Design and solution structure of a well-folded stack of two beta-hairpins based on the amino-terminal fragment of human granulin A.Tolkatchev, D., Ng, A., Vranken, W., Ni, F.
(2000) Biochemistry 39: 2878-2886
- PubMed: 10715107
- PubMed Abstract:
Four amino acid substitutions were introduced into a peptide corresponding to the amino-terminal subdomain (30-31 residues) of human granulin A (HGA) in order to assess the contributions of a hydrophobic framework and other interactions to structure ...
Four amino acid substitutions were introduced into a peptide corresponding to the amino-terminal subdomain (30-31 residues) of human granulin A (HGA) in order to assess the contributions of a hydrophobic framework and other interactions to structure stabilization of the stack of two beta-hairpins. The resulting hybrid peptide, HGA 1-31 (D1V, K3H, S9I, Q20P) with four free cysteines, spontaneously formed a uniquely disulfide-bonded isomer with an expected [1-3, 2-4] disulfide pairing pattern. This peptide was characterized in detail by use of NMR and shown to assume a highly stable structure in solution, in contrast to the amino-terminal 1-30 fragment of human granulin A. The prototype peptide, or HGA 1-30 (C17S, C27S), had lower resistance to chemical reduction and proteolysis, broad NH and H(alpha) proton resonances, lower proton resonance dispersion, and no slowly exchanging amide protons. Two other peptides, HGA 1-30 (C17S, Q20P, C27S) and HGA 1-31 (D1V, K3H, S9I, C17S, C27S), with either Pro20 stabilizing a potential reverse turn or with a hydrophobic cluster consisting of Val1, His3, and Ile9, had sharper and slightly better dispersed NH and H(alpha) proton resonances, but still no slowly exchanging amide protons. The solution structure of HGA 1-31 (D1V, K3H, S9I, Q20P) indicates that it adopts a well-folded conformation of a stack of two beta-hairpins, as found for the amino-terminal subdomain of the prototypic carp granulin-1 with representative beta-hairpin stacks. These results highlight the importance of both hydrophobic and turn-stabilizing interactions for the structural integrity of the hairpin stack scaffold. The conformational stability appears to be maintained by a combination of the well-formed second beta-hairpin and two hydrophobic clusters, one located at the interface between the two beta-hairpins and the other on "top" of the first beta-hairpin. The implications of these findings for the design of conformationally stable hairpin stacks are discussed.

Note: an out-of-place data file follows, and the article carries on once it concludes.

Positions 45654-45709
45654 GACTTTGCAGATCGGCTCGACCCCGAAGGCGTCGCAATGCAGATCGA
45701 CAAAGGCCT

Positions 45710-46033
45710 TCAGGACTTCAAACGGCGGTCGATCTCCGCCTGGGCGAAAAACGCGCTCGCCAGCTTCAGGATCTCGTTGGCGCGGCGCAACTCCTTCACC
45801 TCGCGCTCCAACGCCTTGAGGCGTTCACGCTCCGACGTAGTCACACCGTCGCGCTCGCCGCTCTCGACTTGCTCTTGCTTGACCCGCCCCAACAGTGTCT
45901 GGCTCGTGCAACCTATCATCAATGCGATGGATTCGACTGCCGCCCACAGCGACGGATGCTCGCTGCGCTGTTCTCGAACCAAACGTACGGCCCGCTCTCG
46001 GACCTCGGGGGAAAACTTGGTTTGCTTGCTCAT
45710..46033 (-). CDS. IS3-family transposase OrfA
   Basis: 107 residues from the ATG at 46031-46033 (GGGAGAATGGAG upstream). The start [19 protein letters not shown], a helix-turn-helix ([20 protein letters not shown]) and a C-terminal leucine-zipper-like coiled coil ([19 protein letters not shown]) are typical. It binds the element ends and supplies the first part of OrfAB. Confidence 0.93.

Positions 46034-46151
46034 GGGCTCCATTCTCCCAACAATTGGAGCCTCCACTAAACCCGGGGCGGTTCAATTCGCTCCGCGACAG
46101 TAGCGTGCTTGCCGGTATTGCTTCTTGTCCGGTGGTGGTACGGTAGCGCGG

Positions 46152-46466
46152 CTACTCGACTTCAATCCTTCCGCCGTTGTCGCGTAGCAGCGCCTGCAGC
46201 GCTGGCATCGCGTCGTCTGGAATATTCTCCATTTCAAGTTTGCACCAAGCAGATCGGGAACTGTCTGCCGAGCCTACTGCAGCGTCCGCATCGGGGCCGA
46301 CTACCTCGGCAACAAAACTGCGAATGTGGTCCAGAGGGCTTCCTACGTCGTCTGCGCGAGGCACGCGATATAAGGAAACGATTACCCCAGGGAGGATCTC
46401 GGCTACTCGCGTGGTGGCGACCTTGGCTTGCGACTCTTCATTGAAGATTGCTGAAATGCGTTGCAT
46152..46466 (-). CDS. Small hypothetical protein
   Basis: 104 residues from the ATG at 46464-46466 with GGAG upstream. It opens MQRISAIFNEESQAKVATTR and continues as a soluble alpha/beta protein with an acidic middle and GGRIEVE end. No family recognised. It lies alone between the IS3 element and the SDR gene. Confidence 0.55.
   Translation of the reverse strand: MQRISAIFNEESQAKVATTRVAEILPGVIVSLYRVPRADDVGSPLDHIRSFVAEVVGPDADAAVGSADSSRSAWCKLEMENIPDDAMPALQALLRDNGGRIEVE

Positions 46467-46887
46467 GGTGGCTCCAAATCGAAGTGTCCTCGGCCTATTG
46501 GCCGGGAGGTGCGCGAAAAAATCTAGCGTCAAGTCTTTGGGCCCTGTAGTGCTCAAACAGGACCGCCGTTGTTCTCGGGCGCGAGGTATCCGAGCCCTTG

Biomolecular NMR Laboratory and the Montreal Joint Centre for Structural Biology, Biotechnology Research Institute, National Research Council of Canada, Montreal, Quebec, Canada H4P 2R2.